Meeting News

RESTORE-IMI 1: Phase 3 data support use of relebactam for CRE

Amanda Paschke
Amanda Paschke

Results of the phase 3 RESTORE-IMI 1 trial showed that relebactam was comparable to colistin when used in combination with imipenem/cilastatin in patients with drug-resistant infections, including those caused by carbapenem-resistant Enterobacteriaceae. Findings also showed that the drug was associated with lower treatment-emergent nephrotoxicity.

Based on these data, Merck said it plans to submit a new drug application to the FDA for the approval of imipenem/cilastatin plus relebactam (IMI/REL). The FDA has previously designated the regimen as a qualified infectious disease product with fast track status for the treatment of hospital-acquired bacterial pneumonia (HABP), ventilator-associated bacterial pneumonia (VABP), complicated intra-abdominal infections (cIAIs) and complicated urinary tract infections (cUTIs).

“Infections caused by gram-negative bacteria continue to be a major problem for hospitalized patients,” Amanda Paschke, MD, MSCE, senior principal scientist of infectious disease clinical research at Merck, said in a press release. “The prevalence of carbapenem-resistant pathogens is increasing globally, highlighting the need for effective new antibacterial agents with gram-negative coverage.”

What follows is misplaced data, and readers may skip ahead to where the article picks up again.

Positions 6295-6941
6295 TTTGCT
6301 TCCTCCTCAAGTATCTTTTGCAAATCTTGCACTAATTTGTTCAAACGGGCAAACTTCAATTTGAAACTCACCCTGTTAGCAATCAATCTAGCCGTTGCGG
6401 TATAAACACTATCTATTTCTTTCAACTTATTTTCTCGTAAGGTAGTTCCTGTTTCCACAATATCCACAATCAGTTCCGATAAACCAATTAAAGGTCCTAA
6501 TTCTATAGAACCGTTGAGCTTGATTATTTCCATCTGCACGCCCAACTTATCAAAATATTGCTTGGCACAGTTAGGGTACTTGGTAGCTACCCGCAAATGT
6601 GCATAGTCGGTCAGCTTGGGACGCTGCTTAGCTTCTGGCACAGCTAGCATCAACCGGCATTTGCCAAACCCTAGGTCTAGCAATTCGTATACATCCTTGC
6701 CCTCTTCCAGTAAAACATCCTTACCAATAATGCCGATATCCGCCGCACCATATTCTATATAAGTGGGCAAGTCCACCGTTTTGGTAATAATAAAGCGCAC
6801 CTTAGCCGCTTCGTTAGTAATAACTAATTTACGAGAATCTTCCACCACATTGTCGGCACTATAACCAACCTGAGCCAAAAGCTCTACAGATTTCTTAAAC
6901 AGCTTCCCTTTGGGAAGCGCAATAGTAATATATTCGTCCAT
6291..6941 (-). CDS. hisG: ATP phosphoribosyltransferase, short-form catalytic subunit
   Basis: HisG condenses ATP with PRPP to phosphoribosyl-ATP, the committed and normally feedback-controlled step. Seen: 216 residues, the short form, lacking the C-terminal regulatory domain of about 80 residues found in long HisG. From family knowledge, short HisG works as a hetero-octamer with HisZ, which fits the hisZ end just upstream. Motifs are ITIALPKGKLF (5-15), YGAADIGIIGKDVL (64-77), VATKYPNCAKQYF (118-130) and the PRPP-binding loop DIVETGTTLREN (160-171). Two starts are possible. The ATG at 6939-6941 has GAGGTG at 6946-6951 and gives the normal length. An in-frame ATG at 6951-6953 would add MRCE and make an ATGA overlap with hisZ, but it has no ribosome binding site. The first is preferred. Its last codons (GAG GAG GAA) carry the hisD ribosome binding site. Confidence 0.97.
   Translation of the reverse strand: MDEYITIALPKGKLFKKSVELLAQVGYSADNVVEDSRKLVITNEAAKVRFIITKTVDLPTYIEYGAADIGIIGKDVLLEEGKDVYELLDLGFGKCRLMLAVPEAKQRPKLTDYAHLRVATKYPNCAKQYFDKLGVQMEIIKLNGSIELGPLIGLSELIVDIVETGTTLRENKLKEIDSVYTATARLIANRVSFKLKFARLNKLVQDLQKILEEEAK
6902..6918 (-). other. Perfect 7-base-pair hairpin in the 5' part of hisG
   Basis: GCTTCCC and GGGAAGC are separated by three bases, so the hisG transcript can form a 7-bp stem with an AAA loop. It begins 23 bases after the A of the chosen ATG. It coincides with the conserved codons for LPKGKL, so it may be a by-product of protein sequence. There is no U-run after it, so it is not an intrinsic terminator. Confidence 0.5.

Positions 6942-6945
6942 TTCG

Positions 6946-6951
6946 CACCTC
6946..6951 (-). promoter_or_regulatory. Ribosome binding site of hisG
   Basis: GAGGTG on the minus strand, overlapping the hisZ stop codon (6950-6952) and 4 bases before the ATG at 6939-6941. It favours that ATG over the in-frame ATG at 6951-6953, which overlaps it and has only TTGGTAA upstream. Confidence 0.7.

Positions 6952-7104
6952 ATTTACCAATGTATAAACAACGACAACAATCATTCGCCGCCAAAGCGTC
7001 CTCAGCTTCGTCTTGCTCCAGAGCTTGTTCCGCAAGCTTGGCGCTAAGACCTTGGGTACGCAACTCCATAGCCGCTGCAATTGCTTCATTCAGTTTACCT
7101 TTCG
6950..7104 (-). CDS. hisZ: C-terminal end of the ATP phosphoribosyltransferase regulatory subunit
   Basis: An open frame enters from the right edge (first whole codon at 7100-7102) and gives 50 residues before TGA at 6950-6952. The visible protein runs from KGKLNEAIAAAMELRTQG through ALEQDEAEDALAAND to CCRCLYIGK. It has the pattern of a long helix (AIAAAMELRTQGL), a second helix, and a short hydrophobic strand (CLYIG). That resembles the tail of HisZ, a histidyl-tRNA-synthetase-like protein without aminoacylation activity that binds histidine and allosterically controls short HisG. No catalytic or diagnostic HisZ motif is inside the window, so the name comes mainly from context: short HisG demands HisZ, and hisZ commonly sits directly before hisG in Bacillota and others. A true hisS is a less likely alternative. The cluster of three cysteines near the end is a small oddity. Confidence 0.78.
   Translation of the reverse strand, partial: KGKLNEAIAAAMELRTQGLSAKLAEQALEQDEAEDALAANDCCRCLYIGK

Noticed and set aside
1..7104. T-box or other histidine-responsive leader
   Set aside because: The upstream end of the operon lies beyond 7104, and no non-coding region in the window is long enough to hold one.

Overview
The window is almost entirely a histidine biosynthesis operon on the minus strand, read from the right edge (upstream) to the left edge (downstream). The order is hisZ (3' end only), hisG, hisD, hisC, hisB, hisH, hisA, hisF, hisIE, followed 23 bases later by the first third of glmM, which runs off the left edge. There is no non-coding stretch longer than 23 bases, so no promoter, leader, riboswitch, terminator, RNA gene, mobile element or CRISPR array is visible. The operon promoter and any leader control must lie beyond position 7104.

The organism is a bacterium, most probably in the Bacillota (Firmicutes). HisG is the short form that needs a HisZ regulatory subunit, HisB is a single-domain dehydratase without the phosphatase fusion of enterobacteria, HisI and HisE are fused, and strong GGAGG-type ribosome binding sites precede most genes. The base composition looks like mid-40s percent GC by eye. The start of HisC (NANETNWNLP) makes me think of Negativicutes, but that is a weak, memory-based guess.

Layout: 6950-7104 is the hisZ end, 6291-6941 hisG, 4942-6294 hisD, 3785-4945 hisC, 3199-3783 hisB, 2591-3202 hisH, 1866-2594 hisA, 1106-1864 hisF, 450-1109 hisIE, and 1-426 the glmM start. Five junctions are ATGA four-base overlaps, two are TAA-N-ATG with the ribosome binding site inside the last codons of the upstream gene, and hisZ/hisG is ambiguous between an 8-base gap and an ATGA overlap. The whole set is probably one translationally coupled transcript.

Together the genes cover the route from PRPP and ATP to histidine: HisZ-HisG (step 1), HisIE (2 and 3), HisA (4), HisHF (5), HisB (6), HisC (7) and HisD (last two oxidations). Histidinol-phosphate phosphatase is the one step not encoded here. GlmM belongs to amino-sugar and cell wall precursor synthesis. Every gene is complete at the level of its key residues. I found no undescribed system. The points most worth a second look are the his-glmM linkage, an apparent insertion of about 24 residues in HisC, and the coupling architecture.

REL is an investigational beta-lactamase inhibitor that is designed to restore IMI activity against IMI-nonsusceptible gram-negative pathogens, according to Paschke and colleagues. The researchers compared the safety and efficacy of IMI/REL with colistin plus IMI (COL/IMI) in 47 patients with an HABP, VABP, cIAI or cUTI caused by at least one IMI-nonsusceptible pathogen. They randomly assigned participants in a 2:1 ratio to receive IMI/REL (n = 31) or colistin plus IMI (n = 16). Treatment duration ranged from 5 to 21 days for cUTIs and cIAIs, and 7 to 21 days for HABP/VABP. The primary endpoint was a favorable overall response in the microbiologically modified intent-to-treat (mMITT) population.